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A man passes by a Couche Tard convenience store in Montreal, in this file photo.

Graham Hughes/THE CANADIAN PRESS

The owner of Mac's, Couche-Tard and Circle K convenience stores says U.S. operations remained on a roll in its fiscal first quarter as lower fuel prices drove higher gasoline volumes and merchandise sales.

Alimentation Couche-Tard said same-store U.S. fuel sales surged 9.4 per cent, marking the highest growth in almost a decade. Growth in merchandise sales for stores open at least a year remained above 5 per cent for the second consecutive quarter, the best performance in about seven years.

The results included the contribution from the Pantry, acquired last March.

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Same-store sales in Canada and Europe lagged considerably.

Overall revenues decreased 2.2 per cent to $8.98-billion (U.S.) from $9.19-billion, due in part to the negative impact from the translation of Canadian and European sales into U.S. dollars. The decrease also reflected the sale of its European aviation-fuel business.

While lower fuel prices drove traffic, the $1.3-billion currency impact offset the benefit from acquisitions and growth in existing stores.

Still, the Quebec-based company beat analyst expectations as net income was up almost 13 per cent to $304-million from a year earlier despite lower fuel margins.

"We believe our results compare very favourably to the results of our competition in the majority of our markets," chief executive Brian Hannasch said in a news release.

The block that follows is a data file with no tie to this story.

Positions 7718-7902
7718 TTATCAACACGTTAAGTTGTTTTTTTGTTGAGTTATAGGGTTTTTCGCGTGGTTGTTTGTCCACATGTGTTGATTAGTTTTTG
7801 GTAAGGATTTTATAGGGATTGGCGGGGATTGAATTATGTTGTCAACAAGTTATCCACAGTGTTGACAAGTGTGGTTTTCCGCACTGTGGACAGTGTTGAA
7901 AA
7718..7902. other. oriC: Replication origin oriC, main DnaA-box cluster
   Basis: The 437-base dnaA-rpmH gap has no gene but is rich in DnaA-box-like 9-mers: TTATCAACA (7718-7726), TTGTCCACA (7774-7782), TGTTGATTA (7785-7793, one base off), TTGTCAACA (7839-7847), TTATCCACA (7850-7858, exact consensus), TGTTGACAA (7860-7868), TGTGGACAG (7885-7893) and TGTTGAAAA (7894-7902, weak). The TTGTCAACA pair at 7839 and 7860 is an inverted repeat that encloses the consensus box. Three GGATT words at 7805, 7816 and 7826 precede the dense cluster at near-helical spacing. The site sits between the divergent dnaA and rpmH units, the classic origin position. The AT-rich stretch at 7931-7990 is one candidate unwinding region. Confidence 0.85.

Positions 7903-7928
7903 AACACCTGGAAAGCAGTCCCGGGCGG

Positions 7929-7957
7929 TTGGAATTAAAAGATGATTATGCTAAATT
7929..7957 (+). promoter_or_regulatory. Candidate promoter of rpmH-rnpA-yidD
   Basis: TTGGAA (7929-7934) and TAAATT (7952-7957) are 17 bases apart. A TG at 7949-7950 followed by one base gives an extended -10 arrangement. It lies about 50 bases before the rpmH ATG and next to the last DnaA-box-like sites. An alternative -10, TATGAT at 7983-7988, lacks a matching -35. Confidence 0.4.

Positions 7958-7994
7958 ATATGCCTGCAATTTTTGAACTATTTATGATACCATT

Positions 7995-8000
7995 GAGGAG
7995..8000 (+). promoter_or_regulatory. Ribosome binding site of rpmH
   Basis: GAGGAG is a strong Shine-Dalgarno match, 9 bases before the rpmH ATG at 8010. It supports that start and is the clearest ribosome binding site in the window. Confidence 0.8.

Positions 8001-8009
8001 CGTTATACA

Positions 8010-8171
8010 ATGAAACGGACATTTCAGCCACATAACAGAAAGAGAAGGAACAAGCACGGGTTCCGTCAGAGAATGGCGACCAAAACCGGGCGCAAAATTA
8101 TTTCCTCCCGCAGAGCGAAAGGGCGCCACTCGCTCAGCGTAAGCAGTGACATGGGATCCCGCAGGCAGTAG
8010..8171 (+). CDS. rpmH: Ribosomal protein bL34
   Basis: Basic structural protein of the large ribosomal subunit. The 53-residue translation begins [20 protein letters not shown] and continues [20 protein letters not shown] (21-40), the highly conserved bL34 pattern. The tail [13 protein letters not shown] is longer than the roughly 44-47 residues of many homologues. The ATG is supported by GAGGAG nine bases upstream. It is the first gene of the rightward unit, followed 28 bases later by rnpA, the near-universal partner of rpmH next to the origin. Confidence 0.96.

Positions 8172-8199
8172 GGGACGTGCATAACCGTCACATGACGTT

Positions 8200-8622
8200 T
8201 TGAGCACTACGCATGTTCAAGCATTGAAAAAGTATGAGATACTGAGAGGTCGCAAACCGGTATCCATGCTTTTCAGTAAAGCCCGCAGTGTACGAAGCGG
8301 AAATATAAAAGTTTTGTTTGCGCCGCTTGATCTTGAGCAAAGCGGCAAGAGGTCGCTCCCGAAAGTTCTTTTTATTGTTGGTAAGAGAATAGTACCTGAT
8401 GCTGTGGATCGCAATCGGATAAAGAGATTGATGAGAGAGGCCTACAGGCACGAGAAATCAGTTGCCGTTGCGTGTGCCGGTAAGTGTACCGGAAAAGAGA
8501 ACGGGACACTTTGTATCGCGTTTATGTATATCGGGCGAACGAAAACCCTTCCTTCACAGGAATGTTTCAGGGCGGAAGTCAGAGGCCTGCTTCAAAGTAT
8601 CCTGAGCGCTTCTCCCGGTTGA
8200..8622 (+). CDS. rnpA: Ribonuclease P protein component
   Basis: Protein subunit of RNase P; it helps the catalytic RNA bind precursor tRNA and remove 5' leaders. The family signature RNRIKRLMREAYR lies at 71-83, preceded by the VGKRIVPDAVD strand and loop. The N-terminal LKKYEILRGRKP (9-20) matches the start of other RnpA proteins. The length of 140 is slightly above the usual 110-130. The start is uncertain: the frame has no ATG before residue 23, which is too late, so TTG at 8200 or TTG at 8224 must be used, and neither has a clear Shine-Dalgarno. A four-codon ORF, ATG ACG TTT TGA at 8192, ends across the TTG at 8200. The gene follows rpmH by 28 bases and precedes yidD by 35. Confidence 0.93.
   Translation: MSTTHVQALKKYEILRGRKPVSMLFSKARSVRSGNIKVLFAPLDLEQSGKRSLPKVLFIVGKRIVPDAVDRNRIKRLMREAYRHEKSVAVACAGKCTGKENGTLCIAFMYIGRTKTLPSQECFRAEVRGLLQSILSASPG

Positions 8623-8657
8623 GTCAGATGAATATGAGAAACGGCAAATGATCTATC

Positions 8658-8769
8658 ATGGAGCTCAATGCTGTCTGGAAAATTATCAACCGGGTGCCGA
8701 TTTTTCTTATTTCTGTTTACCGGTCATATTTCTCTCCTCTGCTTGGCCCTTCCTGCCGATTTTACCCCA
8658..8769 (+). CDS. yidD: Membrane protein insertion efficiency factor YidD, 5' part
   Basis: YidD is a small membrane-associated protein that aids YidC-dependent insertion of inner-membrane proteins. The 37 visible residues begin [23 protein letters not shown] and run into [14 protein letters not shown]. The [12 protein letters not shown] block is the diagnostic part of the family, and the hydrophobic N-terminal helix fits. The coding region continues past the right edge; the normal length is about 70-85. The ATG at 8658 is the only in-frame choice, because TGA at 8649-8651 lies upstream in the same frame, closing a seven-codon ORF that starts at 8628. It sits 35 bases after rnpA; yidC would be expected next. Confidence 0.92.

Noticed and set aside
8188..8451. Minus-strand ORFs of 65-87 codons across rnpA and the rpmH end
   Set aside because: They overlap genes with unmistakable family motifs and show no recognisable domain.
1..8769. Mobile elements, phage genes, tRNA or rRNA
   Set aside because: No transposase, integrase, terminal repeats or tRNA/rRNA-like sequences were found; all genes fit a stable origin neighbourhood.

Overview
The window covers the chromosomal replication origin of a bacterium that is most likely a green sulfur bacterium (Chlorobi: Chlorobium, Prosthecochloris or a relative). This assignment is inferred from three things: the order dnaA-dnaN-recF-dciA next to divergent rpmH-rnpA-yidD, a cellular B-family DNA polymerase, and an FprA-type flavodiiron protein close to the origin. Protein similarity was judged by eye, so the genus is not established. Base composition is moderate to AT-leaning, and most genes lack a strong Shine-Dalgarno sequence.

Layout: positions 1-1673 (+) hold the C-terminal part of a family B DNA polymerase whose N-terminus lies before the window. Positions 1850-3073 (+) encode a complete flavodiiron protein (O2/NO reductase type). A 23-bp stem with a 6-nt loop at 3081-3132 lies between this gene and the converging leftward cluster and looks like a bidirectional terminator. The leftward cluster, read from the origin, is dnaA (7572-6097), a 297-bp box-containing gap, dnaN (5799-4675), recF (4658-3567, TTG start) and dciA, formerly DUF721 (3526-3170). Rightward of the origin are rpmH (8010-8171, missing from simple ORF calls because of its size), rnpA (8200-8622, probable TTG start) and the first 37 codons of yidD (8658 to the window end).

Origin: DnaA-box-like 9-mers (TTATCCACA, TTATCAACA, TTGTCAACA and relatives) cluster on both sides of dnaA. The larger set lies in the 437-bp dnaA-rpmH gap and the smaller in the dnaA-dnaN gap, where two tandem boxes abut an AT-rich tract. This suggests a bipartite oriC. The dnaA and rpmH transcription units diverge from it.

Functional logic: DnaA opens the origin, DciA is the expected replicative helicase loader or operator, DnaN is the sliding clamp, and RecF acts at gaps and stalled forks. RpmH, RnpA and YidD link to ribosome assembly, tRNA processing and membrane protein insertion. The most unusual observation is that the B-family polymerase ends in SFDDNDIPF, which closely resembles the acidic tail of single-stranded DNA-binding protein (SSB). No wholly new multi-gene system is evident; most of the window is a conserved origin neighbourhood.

Couche-Tard earned 53 cents per diluted share for the 12 weeks ended July 19. That compared with 47 cents a share or $269.5-million (U.S.) in the comparable prior year period.

IT benefited from a $6.8-million currency gain in the quarter, compared with an $8.7-million loss and $500,000 goodwill impairment last year.

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Excluding these fluctuations, Couche-Tard earned $299 million or 53 cents per diluted share in adjusted profits, up from $276 million or 48 cents a share in the first quarter of fiscal 2015.

Couche-Tard was expected to earn 46 cents a share in adjusted profits on $8.81-billion of revenue, according to analysts polled by Thomson Reuters.

The company attributed the improved results to the acquisition of the Pantry chain in the United States, strong merchandise and fuel volume growth in its existing network and cost controls. That was partially offset by lower fuel margins in the United States and the negative impact on revenues from a weaker loonie and European currencies.

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